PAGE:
Abortion advocates are running a con on the American people. “We don’t have to justify our opposition to any and all restrictions on abortion,” they say, “because those aren’t the most effective way to reduce abortions anyway. Instead, we need to promote more contraception in schools, social programs, and the workplace.”
Awfully convenient how the “real” silver bullet to abortion just happens to be something else the abortion industry is financially and ideologically invested in, isn’t it?
Longtime readers know the evidence shows the promise of contraception to end abortion is wildly overstated, as well as the other reason why it’s a scam: because several prominent contraception methods function as chemical abortions anyway. At Glamour, Jennifer Gerson Uffalussy tries to mislead readers on the potentially abortive nature of Plan B, also known as the morning-after pill…
It works by stop a woman from ovulating. In other words, it doesn’t terminate a pregnancy, but stops a pregnancy from happening to begin with. No ovulation, no egg that can be fertilized by a sperm […] Plan B stops pregnancy from happening. Medication abortion is a means of terminating a pregnancy in the first trimester. Not the same at all.
She backs up this claim by quoting Planned Parenthood Federation of America chief medical officer Raegan McDonald-Mosley, M.D.:
Plan B prevents pregnancy by postponing ovulation, which means sperm does not come into contact with or fertilize an egg. In fact, every major medical institution, including the Food and Drug Administration (FDA), states unequivocally that Plan B and other types of emergency contraception are forms of birth control, and they cannot induce an abortion if a person is already pregnant.
As a general rule, it’s pretty safe to assume that the opposite of whatever someone from Planned Parenthood says about a contentious subject is true.
Plan B can function by preventing fertilization, but suggesting it always does is a lie. Depending on when it is taken, Plan B can also function after fertilization, killing an already-conceived embryo by blocking him or her from implanting. In an extensively sourced, step-by-step explanation of the science, Dr. Donna Harrison shows that Plan B induces “luteal-phase defect,” the “term for when the ovary does not produce enough progesterone to allow the embryo to survive”:
If Plan B is taken five to two days before egg release is due to happen, the interference with the LH signal prevents a woman from releasing an egg, no fertilization happens, and no embryo is formed. Current studies do not demonstrate a harmful effect on the embryo if Plan B is taken after egg release.
Many authors focus on these two facts to make the sweeping claim that Plan B has no effect on a human embryo. What they are forgetting is Plan B’s effect at step 3, the two-day window in which embryos can form but positive pregnancy tests don’t occur. That’s the window during which the studies mentioned above suggest that Plan B has a likely embryocidal effect in stopping pregnancy.
Harrison also points out that Plan B defenders’ own story on whether it’s abortifacient changes back and forth for the sake of convenience:
If you read [Princeton contraception researcher James Trussell’s] previous research papers, sometimes he claims over 90 percent efficacy from Plan B, and sometimes he claims around 50 percent efficacy. Why these differences? Well, as he so readily admits, you can’t get numbers of 90 percent efficacy without some sort of post-fertilization effect. So when the issue of mechanism of action is raised, suddenly the efficacy for Plan B gets “adjusted” to what would be expected from a drug with no post-fertilization effect. But, when issues of funding arise . . . well Plan B becomes much more effective.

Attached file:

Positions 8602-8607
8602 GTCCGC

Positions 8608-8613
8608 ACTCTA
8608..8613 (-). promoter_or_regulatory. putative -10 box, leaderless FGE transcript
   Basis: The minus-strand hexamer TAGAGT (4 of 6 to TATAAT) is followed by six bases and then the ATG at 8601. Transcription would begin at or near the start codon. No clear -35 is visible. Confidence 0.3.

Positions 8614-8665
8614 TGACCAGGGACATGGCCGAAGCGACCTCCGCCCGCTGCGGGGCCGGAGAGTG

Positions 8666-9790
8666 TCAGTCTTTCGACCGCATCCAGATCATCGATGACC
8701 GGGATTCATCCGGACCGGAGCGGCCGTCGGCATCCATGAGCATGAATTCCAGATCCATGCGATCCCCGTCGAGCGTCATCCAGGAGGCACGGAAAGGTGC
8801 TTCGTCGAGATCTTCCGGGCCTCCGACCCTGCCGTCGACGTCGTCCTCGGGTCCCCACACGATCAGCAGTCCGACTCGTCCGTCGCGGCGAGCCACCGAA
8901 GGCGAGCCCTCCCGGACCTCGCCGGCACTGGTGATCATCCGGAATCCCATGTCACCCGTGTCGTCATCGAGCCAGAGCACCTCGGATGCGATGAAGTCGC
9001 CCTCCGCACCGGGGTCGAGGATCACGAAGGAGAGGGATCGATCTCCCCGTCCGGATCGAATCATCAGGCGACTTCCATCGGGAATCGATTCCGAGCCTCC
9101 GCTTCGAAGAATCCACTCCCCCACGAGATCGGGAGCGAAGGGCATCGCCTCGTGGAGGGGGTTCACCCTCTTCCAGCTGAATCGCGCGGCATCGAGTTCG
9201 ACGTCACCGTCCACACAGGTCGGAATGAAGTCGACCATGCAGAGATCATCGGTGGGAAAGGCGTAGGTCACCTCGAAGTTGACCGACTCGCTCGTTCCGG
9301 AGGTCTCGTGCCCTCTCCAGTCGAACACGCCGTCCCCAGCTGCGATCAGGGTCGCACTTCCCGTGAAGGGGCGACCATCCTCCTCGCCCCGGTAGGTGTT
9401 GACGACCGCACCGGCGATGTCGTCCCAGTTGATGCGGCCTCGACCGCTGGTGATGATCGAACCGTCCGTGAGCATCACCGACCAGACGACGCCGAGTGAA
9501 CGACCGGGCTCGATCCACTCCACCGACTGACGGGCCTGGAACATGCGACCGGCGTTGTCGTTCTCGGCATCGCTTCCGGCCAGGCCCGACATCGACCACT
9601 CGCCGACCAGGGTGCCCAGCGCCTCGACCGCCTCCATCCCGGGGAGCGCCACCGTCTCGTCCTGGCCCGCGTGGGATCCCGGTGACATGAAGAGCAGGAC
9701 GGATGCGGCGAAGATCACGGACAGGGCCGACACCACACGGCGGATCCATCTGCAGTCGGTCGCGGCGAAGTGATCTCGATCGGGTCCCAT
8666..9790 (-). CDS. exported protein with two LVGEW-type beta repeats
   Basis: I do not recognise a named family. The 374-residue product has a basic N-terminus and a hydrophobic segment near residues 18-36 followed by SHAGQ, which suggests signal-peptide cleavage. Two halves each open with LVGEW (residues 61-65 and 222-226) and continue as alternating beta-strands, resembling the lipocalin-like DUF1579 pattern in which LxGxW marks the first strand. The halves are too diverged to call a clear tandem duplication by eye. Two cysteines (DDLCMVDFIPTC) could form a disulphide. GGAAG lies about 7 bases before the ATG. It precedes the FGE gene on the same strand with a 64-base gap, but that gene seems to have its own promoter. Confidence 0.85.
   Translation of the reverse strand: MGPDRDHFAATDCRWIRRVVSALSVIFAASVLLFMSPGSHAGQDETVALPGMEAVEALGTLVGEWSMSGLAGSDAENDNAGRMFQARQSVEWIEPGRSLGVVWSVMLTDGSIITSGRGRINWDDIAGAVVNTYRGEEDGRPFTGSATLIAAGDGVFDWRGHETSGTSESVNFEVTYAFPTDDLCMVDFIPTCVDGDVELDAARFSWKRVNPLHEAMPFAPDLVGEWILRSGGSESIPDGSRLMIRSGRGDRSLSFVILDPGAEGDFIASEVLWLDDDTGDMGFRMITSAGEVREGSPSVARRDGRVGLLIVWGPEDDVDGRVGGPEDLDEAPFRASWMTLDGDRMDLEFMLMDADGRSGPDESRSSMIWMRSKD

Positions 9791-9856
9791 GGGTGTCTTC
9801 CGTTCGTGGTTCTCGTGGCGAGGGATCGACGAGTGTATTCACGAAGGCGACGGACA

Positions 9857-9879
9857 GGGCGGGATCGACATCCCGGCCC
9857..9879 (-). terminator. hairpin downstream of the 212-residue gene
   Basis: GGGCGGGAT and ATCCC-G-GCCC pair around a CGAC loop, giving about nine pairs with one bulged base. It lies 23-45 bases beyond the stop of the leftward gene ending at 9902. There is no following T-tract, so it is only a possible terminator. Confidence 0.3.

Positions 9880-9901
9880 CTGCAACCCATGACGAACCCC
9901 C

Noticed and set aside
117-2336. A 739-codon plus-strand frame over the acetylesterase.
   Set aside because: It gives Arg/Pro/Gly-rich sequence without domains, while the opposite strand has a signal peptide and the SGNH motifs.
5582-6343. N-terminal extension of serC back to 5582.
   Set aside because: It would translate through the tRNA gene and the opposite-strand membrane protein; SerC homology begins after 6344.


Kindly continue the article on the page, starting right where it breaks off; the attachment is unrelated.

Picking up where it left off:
The abortion industry fudging facts for personal gain? Perish the thought!
Uffalussy and McDonald-Mosley’s own words—“ stops pregnancy from happening,” “cannot induce an abortion if a person is already pregnant”—hint at the sleight-of-hand they’re hiding behind, although one has to be well-versed in the differences between how pro-aborts redefine words versus their actual meaning.
In 1965, the heavily-politicized American College of Obstetricians and Gynecologists redefined “conception,” the start of pregnancy, from the beginning of the child’s existence at fertilization to the point when the embryo is implanted—and they did so not based on science, but at the urging of Planned Parenthood “experts” who knew the change would make birth control more culturally palatable. Therefore, today pro-aborts can just say Plan B works before “pregnancy” and leave people to mistakenly infer no baby is present yet.
However, ACOG wasn’t able to override common sense and medical judgment completely—James Agresti quotes five medical texts declaring that pregnancy begins with fertilization, Merriam-Webster simply defines pregnancy as “the condition of a woman or female animal that is going to have a baby or babies,” and 2011 survey of over a thousand OB/GYNs found 57% agreeing that pregnancy begins at actual conception, as opposed to only 28% for implantation.
Unfortunately, as the old saying goes, “A lie gets halfway around the world before the truth has a chance to get its pants on.” Publications like Glamour will continue to repeat the con no matter how many times pro-lifers expose it, comfortable in the knowledge that many will wrongly assume a mainstream lifestyle magazine doesn’t have a political agenda. We have our work cut out for us.